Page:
Rarer than Platinum: The Minority Artist

America is a very business- and professional-minded society. It is also the land of tremendous opportunities for immigrants, the place to pursue the proverbial “American Dream.” The country is not one to rest on its laurels in terms of history, arts, culture, or anything else that is not pragmatic and geared towards professional success, STEM advances, or money. Even our language is very efficient and to the point: compare American English with the more flowery nature of British English. These are not bad things in and of themselves.

But what about those who are more right-brained, more creative-minded outside of STEM fields, those who like to create works of art that are political or art for art’s sake or crafts? It is not easy to be an artist in American society, period. And what of those who are artists, but come from a minority group, some sector of society that is socioeconomically disadvantaged or from an immigrant background whose primary motivation is to stay alive and establish themselves in American society, or whose members prefer other professions and values?

Being a minority who is an artist is probably one of the most difficult pursuits anyone in this society can undertake. Understandably, many minority groups, especially immigrants, place a high value on professional careers that are stable, solid, provide benefits, and socially recognized. Art is already seen as a luxury in American society: add to it the stresses of immigration, and it becomes almost frivolous. Many minority artists are not understood by their own communities, for if they are not seen as frivolous, they are perhaps simply not appreciated. “Art” for many immigrant groups can often be formulaic, such as blockbuster movies, soap operas, or community/cultural/folk traditions. There may not be any desire for individual creative output, for it can challenge the norms of what is understood to be art. Those who strike out on their own are often not emotionally or financially supported. At the worst, they might be ostracized in their own communities for making obscure films, odd paintings, or music that is unfamiliar.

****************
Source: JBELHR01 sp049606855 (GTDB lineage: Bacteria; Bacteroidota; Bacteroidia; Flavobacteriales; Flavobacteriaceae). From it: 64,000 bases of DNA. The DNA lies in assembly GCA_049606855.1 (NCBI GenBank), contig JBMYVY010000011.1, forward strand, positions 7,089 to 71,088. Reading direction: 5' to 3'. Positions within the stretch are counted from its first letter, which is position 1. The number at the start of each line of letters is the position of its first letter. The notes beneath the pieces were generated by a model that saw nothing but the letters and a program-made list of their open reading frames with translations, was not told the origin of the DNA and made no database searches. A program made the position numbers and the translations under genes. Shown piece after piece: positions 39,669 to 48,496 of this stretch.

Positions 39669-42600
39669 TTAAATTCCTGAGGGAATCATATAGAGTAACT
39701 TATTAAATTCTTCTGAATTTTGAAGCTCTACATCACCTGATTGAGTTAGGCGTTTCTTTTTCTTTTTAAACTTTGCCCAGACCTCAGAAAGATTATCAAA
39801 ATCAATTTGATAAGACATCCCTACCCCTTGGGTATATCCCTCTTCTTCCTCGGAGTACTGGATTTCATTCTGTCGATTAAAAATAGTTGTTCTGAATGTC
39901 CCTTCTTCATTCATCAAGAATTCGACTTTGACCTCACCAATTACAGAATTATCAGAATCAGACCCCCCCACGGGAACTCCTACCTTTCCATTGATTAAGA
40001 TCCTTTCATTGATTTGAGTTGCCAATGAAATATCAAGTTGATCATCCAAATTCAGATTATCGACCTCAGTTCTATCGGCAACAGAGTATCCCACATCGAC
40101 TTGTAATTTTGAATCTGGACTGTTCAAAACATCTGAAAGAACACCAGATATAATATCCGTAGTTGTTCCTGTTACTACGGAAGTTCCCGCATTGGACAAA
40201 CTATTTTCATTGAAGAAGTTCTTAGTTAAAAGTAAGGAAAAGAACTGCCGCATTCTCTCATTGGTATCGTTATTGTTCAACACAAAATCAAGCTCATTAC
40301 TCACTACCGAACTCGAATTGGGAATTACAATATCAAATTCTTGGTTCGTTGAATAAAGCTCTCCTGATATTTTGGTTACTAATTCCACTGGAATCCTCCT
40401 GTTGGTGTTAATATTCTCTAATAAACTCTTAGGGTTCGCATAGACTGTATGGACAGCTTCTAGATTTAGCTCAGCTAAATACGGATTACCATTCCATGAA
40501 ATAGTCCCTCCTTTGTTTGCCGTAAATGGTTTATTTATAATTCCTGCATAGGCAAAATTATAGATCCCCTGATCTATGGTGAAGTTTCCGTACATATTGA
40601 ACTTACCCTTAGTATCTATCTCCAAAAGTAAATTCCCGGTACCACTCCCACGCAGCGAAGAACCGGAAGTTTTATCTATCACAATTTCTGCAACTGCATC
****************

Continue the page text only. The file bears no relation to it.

This is all the more reason that minority artists need to be supported. What is an artist after all? Someone who has a unique vision that they want to bring out to the world. Whatever medium they work in, there is something that is so intrinsically and personally beautiful to this artist, it is the best language they how to express themselves in. Part of the difficulty that arises with supporting minority artists is that minorities often get lumped into certain groups and there are certain expectations. If one is a non-white writer, they must write “trauma fiction.” If one is a minority pop singer, she might have to fit into a “cute” mold that is like an ethnic Barbie doll instead of an ethnic Patti Smith. If one is an ethnic painter, they may be discouraged from bringing influences from their own culture into their work.

Ultimately, any artist, minority or not, must be allowed to create what is uniquely their vision, in a way that nobody else can see it or do it. And society must allow for that to happen. Here’s to all the minority artists that dare to do what they love.

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